In recent years, assisted reproductive technology (ART) has undergone marked development and has come to play a central role in reproductive medicine. Although controlled ovarian stimulation (COS) has also improved, assessment of the ovarian reserve has become important for further improving stimulation. Existing methods of ovarian reserve assessment are inadequate, and antiMüllerian hormone (AMH) has recently garnered attention as a marker for ovarian reserve. AMH is not influenced by the menstrual cycle, can be measured at any time by collecting blood, and correlates very strongly with the number of eggs collected during in vitro fertilization. Whereas basal FSH (a conventional marker) changes after actual decreases in ovarian reserve, AMH enables quantitative prediction of ovarian reserve and is important for determining strategies for fertility treatment. Many infertile patients have AMH levels close to zero and are potential cases of premature ovarian failure. As the number of elderly infertile patients is increasing rapidly and fertility treatment is shifting from the reproductive stage to the non-reproductive stage, markers that are unstable during menopause, such as basal FSH and E2, are becoming unreliable. AMH is expected to play an increasingly important role and may become a routine test in fertility treatment.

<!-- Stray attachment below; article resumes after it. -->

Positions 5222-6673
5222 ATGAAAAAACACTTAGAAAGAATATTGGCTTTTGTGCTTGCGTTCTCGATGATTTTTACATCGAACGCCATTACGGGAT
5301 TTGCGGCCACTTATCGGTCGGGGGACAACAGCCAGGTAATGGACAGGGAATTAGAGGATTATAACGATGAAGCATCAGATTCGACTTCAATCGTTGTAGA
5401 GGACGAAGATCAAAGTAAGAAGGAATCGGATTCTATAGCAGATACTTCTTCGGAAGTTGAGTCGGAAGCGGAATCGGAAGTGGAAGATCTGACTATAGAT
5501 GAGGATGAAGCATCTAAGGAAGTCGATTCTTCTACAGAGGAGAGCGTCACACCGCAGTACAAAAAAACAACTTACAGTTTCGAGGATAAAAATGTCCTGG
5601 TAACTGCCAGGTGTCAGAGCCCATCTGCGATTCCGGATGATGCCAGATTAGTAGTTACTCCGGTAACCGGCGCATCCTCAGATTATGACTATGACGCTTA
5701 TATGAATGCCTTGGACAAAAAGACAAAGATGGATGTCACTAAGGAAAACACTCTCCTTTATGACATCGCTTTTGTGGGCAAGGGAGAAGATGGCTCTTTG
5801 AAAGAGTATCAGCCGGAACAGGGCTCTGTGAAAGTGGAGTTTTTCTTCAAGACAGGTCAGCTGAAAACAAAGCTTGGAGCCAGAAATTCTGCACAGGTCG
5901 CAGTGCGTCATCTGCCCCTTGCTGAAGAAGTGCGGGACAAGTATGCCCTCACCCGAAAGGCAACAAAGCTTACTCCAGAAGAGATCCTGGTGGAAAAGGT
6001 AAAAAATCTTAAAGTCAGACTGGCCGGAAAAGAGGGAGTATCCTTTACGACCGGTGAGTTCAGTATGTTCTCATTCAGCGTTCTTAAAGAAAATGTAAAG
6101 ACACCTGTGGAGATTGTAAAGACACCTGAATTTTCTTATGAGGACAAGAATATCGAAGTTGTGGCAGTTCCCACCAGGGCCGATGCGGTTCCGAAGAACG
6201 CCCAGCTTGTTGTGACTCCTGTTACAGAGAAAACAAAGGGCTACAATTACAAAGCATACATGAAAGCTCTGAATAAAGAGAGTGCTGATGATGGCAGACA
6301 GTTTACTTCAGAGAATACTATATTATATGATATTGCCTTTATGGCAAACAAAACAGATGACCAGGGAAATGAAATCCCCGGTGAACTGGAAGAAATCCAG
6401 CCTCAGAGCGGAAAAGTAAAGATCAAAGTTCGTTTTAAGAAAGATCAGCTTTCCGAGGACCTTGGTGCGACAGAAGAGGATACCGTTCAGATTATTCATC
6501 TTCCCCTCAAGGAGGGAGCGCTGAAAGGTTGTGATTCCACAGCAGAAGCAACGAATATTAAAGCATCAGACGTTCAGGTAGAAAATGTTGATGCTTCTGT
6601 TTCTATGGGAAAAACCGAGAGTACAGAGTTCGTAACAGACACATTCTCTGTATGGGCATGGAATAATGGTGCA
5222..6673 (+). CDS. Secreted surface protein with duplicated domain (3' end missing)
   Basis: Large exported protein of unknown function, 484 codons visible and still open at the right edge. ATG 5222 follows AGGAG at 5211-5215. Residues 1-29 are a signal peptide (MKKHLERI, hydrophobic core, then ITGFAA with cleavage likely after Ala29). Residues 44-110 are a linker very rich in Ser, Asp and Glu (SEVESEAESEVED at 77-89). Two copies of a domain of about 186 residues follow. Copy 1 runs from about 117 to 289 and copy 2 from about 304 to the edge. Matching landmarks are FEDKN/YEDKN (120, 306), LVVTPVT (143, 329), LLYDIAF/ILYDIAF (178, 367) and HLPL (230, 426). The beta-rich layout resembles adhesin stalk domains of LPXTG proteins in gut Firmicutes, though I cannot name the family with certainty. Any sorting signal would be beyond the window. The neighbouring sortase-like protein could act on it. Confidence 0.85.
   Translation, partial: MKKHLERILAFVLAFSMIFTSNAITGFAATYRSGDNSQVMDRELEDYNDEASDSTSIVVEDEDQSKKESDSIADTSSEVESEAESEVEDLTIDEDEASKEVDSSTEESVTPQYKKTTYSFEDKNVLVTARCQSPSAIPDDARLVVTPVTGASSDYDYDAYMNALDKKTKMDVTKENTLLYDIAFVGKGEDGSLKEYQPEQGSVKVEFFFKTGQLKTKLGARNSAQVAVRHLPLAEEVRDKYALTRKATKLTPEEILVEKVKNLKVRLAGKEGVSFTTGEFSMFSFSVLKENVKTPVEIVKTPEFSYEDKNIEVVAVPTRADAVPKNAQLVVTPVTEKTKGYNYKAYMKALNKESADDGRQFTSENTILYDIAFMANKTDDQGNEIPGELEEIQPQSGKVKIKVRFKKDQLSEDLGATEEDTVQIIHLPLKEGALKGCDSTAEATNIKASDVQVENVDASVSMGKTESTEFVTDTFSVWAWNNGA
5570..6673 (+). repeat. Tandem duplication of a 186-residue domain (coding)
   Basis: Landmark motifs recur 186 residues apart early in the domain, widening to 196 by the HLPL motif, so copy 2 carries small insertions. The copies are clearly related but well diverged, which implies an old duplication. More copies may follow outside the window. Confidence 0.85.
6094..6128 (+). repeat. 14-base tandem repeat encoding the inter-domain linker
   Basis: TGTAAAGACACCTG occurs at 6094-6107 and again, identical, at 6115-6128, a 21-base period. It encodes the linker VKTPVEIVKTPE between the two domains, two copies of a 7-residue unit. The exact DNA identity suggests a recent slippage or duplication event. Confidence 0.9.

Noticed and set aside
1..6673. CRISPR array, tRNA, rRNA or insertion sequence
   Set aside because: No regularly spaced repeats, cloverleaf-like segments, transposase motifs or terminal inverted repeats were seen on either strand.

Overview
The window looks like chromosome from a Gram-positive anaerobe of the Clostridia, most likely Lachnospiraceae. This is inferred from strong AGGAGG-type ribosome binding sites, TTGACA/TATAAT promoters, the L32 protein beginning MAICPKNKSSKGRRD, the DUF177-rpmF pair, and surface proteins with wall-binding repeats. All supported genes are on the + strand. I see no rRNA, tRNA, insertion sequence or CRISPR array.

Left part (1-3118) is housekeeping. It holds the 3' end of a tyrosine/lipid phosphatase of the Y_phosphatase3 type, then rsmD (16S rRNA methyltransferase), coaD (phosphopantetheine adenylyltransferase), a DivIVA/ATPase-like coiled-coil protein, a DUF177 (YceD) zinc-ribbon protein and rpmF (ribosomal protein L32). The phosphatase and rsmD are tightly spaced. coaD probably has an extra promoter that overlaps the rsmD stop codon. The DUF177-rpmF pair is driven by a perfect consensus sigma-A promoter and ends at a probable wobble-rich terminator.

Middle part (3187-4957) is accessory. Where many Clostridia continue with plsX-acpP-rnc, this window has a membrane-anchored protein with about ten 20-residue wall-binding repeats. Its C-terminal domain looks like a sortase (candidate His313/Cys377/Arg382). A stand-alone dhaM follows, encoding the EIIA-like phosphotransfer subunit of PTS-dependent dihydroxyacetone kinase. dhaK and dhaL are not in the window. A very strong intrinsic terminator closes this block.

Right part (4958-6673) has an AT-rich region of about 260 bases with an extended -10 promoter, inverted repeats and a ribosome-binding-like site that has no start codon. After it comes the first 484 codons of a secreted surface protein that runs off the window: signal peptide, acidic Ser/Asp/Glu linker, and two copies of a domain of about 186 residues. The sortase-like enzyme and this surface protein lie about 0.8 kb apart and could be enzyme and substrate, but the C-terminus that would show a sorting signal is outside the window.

You have requested a machine translation of selected content from our databases. This functionality is provided solely for your convenience and is in no way intended to replace human translation. Neither BioOne nor the owners and publishers of the content make, and they explicitly disclaim, any express or implied representations or warranties of any kind, including, without limitation, representations and warranties as to the functionality of the translation feature or the accuracy or completeness of the translations.
Translations are not retained in our system. Your use of this feature and the translations is subject to all use restrictions contained in the Terms and Conditions of Use of the BioOne website.
Vol. 27 • No. 4